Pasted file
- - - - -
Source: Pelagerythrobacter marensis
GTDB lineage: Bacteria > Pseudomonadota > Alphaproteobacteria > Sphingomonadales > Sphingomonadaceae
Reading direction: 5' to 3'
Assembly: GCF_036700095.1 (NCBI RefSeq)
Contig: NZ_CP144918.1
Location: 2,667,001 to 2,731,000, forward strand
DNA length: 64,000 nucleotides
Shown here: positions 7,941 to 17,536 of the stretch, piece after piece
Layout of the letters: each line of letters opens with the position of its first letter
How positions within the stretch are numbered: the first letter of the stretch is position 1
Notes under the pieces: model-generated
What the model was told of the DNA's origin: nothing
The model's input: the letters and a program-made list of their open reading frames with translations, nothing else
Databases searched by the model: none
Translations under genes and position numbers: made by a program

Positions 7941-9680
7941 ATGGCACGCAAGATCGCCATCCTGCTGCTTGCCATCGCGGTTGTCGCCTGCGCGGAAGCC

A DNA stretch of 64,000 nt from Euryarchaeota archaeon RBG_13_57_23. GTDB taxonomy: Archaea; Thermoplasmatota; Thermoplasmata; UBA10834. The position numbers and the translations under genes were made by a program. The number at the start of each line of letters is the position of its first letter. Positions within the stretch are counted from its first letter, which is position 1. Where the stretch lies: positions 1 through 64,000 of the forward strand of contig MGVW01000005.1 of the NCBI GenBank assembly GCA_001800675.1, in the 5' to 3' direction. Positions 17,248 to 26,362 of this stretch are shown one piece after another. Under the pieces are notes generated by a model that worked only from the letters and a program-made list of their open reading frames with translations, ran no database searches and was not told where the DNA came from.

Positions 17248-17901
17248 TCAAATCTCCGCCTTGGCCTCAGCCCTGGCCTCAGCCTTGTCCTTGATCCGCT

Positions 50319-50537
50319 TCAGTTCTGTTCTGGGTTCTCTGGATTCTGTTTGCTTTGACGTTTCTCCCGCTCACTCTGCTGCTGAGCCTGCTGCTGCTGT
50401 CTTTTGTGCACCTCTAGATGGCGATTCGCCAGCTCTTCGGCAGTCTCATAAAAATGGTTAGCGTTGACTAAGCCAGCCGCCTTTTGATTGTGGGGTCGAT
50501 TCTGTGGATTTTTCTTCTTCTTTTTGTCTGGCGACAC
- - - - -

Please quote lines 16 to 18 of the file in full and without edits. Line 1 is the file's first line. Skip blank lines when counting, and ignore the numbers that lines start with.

Positions 7941-9680
7941 ATGGCACGCAAGATCGCCATCCTGCTGCTTGCCATCGCGGTTGTCGCCTGCGCGGAAGCC

A DNA stretch of 64,000 nt from Euryarchaeota archaeon RBG_13_57_23. GTDB taxonomy: Archaea; Thermoplasmatota; Thermoplasmata; UBA10834. The position numbers and the translations under genes were made by a program. The number at the start of each line of letters is the position of its first letter. Positions within the stretch are counted from its first letter, which is position 1. Where the stretch lies: positions 1 through 64,000 of the forward strand of contig MGVW01000005.1 of the NCBI GenBank assembly GCA_001800675.1, in the 5' to 3' direction. Positions 17,248 to 26,362 of this stretch are shown one piece after another. Under the pieces are notes generated by a model that worked only from the letters and a program-made list of their open reading frames with translations, ran no database searches and was not told where the DNA came from.